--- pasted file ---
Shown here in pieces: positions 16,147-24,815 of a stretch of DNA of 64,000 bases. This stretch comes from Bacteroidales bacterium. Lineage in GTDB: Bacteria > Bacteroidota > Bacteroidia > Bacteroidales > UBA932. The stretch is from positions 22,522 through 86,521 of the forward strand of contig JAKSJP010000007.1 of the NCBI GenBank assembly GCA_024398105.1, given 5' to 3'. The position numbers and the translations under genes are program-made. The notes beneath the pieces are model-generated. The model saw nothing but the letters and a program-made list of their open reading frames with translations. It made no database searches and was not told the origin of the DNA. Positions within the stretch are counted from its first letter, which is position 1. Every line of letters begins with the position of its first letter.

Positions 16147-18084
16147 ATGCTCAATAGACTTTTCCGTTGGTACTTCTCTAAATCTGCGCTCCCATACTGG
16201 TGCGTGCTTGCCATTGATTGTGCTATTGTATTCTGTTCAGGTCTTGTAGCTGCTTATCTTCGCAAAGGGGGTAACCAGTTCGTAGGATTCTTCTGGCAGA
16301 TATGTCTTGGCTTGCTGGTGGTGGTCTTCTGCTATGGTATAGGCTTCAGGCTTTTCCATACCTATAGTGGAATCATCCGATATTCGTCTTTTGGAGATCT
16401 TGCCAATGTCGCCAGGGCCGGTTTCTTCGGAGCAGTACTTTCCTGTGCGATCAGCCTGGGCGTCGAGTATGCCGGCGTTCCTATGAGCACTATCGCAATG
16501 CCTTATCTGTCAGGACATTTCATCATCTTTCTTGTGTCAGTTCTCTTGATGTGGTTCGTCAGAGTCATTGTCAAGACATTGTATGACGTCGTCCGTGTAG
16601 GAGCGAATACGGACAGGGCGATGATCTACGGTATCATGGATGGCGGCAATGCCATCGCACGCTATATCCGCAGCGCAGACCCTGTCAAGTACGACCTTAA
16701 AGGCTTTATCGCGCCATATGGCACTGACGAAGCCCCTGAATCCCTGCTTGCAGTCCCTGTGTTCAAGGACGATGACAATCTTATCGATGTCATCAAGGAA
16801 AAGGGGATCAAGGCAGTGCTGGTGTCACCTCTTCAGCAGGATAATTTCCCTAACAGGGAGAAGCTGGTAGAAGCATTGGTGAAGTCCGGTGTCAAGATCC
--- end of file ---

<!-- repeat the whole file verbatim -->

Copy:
Shown here in pieces: positions 16,147-24,815 of a stretch of DNA of 64,000 bases. This stretch comes from Bacteroidales bacterium. Lineage in GTDB: Bacteria > Bacteroidota > Bacteroidia > Bacteroidales > UBA932. The stretch is from positions 22,522 through 86,521 of the forward strand of contig JAKSJP010000007.1 of the NCBI GenBank assembly GCA_024398105.1, given 5' to 3'. The position numbers and the translations under genes are program-made. The notes beneath the pieces are model-generated. The model saw nothing but the letters and a program-made list of their open reading frames with translations. It made no database searches and was not told the origin of the DNA. Positions within the stretch are counted from its first letter, which is position 1. Every line of letters begins with the position of its first letter.

Positions 16147-18084
16147 ATGCTCAATAGACTTTTCCGTTGGTACTTCTCTAAATCTGCGCTCCCATACTGG
16201 TGCGTGCTTGCCATTGATTGTGCTATTGTATTCTGTTCAGGTCTTGTAGCTGCTTATCTTCGCAAAGGGGGTAACCAGTTCGTAGGATTCTTCTGGCAGA
16301 TATGTCTTGGCTTGCTGGTGGTGGTCTTCTGCTATGGTATAGGCTTCAGGCTTTTCCATACCTATAGTGGAATCATCCGATATTCGTCTTTTGGAGATCT
16401 TGCCAATGTCGCCAGGGCCGGTTTCTTCGGAGCAGTACTTTCCTGTGCGATCAGCCTGGGCGTCGAGTATGCCGGCGTTCCTATGAGCACTATCGCAATG
16501 CCTTATCTGTCAGGACATTTCATCATCTTTCTTGTGTCAGTTCTCTTGATGTGGTTCGTCAGAGTCATTGTCAAGACATTGTATGACGTCGTCCGTGTAG
16601 GAGCGAATACGGACAGGGCGATGATCTACGGTATCATGGATGGCGGCAATGCCATCGCACGCTATATCCGCAGCGCAGACCCTGTCAAGTACGACCTTAA
16701 AGGCTTTATCGCGCCATATGGCACTGACGAAGCCCCTGAATCCCTGCTTGCAGTCCCTGTGTTCAAGGACGATGACAATCTTATCGATGTCATCAAGGAA
16801 AAGGGGATCAAGGCAGTGCTGGTGTCACCTCTTCAGCAGGATAATTTCCCTAACAGGGAGAAGCTGGTAGAAGCATTGGTGAAGTCCGGTGTCAAGATCC